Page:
Tunisian Prime Minister Habib Essid announced that Tunisia has decided to join the U.S-led military coalition against the Islamic State, part of the government’s efforts to fight terrorism and extremism.
Tunisia is willing “to participate actively, wherever resources were available, in some fields” and within “the appropriate framework for joint action and collective commitment against violent extremism,” said the Prime Minister in his address before the 70th U.N General Assembly.
The North African country had a sad experience with the phenomenon these past years and has been battling terrorists along its border with Algeria as well as with Libya. Tunisia was targeted earlier this year by two terror attacks that killed scores of tourists entailing a negative impact on its economy.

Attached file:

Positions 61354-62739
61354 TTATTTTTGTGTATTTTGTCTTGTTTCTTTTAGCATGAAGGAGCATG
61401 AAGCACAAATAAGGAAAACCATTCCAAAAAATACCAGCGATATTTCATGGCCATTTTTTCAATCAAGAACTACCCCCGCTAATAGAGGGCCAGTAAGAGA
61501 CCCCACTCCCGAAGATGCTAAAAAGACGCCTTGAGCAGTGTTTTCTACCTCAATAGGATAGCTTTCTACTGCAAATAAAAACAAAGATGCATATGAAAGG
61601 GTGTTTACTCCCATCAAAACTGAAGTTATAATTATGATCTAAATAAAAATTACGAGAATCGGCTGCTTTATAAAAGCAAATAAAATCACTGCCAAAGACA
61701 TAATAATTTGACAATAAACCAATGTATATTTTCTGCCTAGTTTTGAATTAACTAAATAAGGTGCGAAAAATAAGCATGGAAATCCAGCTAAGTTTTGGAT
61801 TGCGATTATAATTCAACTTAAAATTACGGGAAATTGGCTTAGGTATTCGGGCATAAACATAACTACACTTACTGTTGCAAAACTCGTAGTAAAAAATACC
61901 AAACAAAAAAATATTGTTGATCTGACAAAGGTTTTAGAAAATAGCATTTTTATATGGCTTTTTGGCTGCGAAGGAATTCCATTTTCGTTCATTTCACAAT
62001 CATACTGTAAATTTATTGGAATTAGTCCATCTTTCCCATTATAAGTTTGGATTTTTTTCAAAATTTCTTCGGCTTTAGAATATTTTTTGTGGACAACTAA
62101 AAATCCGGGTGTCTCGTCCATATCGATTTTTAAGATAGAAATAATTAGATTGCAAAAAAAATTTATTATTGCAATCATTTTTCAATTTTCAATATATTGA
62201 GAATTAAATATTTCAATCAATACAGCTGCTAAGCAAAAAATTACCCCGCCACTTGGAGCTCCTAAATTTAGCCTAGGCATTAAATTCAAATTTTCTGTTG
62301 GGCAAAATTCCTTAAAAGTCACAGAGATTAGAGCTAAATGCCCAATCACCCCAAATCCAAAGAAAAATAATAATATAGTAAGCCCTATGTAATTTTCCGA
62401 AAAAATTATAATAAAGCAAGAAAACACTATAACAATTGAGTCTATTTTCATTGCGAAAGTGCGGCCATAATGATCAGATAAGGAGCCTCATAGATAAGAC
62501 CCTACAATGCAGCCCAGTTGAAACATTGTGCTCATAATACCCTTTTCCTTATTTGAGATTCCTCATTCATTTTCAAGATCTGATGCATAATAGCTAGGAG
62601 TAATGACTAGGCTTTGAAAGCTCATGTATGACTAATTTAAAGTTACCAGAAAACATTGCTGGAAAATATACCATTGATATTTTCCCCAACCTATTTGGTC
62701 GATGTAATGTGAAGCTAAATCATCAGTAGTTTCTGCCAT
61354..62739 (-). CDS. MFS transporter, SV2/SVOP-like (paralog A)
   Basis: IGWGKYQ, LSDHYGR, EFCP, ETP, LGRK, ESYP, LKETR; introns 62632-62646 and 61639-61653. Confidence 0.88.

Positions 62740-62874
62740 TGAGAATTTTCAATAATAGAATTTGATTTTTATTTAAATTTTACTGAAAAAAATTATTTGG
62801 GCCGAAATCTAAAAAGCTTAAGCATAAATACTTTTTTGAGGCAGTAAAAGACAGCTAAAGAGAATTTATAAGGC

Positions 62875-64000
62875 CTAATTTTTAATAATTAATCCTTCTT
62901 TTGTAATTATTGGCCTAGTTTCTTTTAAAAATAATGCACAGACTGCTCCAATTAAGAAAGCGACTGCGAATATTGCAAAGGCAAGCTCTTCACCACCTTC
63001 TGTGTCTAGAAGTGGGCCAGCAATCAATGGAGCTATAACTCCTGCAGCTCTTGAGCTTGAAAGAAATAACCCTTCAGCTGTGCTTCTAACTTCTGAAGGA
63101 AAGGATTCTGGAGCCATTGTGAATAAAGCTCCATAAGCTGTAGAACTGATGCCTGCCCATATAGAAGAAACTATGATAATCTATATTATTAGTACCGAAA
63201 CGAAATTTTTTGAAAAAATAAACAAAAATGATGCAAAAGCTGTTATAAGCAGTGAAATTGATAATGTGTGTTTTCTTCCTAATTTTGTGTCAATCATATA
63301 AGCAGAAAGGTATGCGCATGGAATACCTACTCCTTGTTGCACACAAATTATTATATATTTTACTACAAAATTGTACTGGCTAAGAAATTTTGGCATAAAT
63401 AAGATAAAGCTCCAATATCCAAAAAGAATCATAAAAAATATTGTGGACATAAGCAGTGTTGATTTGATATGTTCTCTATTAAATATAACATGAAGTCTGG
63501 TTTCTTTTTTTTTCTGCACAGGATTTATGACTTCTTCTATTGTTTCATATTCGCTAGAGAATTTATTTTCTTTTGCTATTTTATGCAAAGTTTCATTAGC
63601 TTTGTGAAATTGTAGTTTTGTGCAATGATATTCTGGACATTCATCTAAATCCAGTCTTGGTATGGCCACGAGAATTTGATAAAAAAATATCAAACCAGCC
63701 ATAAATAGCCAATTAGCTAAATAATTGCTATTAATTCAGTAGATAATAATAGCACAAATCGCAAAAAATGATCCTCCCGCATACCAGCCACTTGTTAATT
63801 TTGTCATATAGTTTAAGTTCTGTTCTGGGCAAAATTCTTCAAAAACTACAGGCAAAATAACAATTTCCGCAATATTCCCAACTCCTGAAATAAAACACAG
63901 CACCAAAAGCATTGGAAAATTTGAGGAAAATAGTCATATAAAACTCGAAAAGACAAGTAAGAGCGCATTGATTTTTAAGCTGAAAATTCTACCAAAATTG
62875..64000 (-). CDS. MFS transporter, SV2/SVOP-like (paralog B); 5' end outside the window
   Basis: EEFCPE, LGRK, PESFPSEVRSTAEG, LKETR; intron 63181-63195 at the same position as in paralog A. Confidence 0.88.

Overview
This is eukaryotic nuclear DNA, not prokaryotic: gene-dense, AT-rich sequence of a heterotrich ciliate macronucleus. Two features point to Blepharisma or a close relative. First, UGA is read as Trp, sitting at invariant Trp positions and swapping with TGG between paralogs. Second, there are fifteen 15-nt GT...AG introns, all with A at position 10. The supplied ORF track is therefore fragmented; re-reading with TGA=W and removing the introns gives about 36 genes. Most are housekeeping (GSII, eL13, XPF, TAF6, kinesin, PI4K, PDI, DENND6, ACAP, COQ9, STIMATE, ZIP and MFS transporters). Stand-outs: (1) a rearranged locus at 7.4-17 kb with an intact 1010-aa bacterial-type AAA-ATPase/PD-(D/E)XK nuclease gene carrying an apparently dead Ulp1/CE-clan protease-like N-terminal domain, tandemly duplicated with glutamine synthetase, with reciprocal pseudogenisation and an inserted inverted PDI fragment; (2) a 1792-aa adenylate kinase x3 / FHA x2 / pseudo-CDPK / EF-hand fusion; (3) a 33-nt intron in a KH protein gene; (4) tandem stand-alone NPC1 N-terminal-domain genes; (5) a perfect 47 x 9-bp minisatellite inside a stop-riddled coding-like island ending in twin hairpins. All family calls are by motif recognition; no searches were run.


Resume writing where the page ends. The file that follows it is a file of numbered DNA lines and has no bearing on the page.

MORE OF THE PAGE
Tunisia’s decision to join the U.S led coalition was welcomed by President Obama at a counterterrorism summit held on the sidelines of the General Assembly. Obama said he continues to be optimistic that the Islamic State can be defeated because countries and communities surrounding the group are determined to destroy it. He however called for good organization and coordination.
Essid told the General Assembly that Tunisia accepts to be a leader country in the international counterterrorism initiative, but stressed the need for a globalized effort with shared responsibility to make the fight more effective.
Tunis has been strengthening its laws and also created a security and military intelligence agency. It introduced travel bans on suspected would-be terrorists and is presently developing a national strategy against terrorism.
It is unclear if Tunisia will participate in the airstrikes launched by the coalition against the IS group as it continues struggling with securing its borders and preventing attacks.